Would you stretch more often if it didn’t result in pain and discomfort? When I see clients for personal training in Santa Monica, many of them (especially men!) report that they avoid stretching because it just doesn’t feel good. But stretching can make you look and feel better, and help prevent injury, so it’s an important part of a healthy lifestyle. Use these guidelines to make stretching a pain-free and positive part of your workout.
1. Don’t Stretch Through Pain. Pain is a signal from your body’s internal defense system, telling you that you’re at risk for injury. Ignoring those signals can potentially create small microtraumas in the muscle, tendons, or ligaments. You should stretch only before reaching your pain threshold to achieve greater flexibility without trauma. Over time, you’ll find yourself able to get into deeper stretches without pain, and gain long-lasting flexibility.
2. Warm Up First. Before stretching, start with a low intensity warm-up like walking or cycling for ten minutes. How do you know you’re doing it right? You should feel a noticeable increase in body temperature and break a light sweat.
3. Roll It Out. After you’ve warmed up, spend a few minutes using a foam roller to desensitize and relax your “trigger points” — the spots along your muscles that feel painful or uncomfortable when they make contact with the foam roller.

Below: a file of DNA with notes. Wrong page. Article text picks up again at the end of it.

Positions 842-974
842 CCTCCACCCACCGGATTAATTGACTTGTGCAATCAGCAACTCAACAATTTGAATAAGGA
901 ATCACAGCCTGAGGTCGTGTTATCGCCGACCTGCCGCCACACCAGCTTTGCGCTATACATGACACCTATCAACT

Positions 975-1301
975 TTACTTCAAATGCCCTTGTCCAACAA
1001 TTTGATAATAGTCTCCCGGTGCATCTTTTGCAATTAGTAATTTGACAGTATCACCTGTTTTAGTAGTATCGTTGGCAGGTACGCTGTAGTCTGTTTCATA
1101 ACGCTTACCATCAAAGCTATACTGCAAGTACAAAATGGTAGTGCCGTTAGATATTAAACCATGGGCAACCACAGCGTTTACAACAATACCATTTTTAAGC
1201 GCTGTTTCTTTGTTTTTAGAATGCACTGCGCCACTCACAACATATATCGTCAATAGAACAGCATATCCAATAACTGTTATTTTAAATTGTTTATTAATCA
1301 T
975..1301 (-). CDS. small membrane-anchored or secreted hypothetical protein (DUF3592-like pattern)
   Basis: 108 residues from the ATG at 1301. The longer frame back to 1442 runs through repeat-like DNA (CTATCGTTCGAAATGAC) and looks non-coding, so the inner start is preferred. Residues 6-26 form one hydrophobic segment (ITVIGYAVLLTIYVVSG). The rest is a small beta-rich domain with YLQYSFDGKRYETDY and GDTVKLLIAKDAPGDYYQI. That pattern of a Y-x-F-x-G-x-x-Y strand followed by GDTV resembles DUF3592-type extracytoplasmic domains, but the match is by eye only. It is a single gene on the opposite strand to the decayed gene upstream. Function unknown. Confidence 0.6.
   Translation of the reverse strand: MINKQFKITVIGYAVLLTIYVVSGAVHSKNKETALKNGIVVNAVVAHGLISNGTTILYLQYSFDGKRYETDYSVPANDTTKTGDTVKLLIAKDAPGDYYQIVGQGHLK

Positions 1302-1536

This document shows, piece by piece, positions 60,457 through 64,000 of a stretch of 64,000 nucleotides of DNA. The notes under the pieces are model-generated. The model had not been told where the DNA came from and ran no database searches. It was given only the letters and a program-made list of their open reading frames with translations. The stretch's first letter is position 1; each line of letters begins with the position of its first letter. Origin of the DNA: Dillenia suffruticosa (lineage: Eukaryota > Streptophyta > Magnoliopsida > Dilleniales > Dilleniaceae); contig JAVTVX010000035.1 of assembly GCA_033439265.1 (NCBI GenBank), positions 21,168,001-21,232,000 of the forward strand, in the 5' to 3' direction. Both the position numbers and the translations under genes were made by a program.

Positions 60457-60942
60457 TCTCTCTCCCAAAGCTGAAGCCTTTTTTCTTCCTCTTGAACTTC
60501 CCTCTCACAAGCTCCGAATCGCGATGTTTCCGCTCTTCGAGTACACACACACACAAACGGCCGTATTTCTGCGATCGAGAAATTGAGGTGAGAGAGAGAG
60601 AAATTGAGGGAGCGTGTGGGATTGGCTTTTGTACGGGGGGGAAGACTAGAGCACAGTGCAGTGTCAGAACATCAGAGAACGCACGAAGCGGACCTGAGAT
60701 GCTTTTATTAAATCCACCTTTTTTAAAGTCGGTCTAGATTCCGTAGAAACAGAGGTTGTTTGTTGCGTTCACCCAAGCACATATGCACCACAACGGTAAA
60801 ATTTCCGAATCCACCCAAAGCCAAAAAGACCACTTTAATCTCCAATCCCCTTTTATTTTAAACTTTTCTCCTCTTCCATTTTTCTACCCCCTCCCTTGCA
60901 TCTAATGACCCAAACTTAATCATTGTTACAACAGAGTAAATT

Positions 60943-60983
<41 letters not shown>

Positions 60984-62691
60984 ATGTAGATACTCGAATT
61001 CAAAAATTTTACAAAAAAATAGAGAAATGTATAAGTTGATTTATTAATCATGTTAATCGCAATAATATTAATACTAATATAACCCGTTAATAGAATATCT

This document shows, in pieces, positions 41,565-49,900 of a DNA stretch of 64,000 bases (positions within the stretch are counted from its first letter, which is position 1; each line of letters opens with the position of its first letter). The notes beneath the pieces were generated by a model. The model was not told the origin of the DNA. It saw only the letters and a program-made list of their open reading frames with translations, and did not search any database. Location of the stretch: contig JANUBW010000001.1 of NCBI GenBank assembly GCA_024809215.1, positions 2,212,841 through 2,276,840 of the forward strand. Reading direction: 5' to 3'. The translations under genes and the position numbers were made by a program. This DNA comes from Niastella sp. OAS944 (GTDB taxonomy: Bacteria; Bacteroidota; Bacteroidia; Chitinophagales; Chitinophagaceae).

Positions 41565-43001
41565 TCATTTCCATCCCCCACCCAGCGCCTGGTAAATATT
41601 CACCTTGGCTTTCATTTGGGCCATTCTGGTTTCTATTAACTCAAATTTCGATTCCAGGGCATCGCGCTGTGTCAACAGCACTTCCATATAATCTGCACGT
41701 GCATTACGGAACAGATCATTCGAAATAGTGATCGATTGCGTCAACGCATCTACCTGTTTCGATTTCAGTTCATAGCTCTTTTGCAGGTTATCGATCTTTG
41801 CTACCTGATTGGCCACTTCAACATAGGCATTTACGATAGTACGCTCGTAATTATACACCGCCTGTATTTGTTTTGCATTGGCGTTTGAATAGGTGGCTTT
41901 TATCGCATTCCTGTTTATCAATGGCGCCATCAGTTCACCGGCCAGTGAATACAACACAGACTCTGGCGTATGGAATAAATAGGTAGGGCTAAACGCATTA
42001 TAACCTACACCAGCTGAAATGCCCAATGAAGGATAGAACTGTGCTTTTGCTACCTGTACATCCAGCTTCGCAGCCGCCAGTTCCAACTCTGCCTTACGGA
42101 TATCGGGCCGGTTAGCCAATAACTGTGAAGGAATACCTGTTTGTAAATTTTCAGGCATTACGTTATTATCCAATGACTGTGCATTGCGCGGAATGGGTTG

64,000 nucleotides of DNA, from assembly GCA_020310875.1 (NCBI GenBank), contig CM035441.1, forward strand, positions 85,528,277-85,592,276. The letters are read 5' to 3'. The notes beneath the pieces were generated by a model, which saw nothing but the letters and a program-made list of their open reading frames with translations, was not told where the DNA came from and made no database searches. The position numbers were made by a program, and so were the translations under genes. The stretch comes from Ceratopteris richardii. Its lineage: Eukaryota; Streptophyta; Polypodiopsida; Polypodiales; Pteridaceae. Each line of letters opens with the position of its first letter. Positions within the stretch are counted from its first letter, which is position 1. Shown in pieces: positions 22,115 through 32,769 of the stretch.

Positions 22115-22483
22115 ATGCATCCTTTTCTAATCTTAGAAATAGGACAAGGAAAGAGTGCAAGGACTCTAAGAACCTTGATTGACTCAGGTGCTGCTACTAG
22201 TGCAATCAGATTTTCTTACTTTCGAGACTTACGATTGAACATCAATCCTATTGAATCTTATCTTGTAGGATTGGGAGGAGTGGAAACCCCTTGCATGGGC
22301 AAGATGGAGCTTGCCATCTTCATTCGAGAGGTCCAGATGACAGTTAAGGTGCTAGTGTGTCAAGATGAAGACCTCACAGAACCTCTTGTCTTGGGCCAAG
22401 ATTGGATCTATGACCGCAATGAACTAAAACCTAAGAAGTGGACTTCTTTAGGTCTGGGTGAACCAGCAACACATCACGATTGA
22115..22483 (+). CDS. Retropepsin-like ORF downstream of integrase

When learning how to stretch, it’s also important to have basic knowledge about the muscles you are stretching and how to position the body to create the desired effect. I’m not going to show you specific stretches today, though you’ll find plenty of video instruction for stretching different body parts on our YouTube channel. Below are basic guidelines to follow with all stretches to make your movements more comfortable and get better results:
Breathe: When you meet resistance in the muscles, make a conscious effort to breathe through the tension. Holding your breath is a natural “fight or flight” tendency when your body faced with a high level of discomfort or stress. But holding the breath creates unnecessary added tension and bring you closer to the threshold of pain. When you take a long, deep breath, your body will respond more favorably to the stretch and achieve more flexibility.
Smooth Flow: Ease in and out of the stretch slowly to decrease the likelihood of setting off the alarms, which creates a muscle-shortening reflex and negates potential improvements.
Short and Sweet: When stretching before an activity, focus on stretching only to align the body by lengthening any specific trouble areas that are chronically short and tight. Only hold those stretches for about two seconds for 5-10 repetitions, to prevent the myotatic reflex, which will inhibit that muscle for any subsequent activities.
End With a Stretch: The best time to stretch is after physical activity or at the end of the day. Physical activity creates repetitive muscular contractions that leave your muscles in a shortened state, and they’ll stay that way until you stretch them.
Take 10-15 minutes for yourself every day to stretch, creating space for a healthy new habit.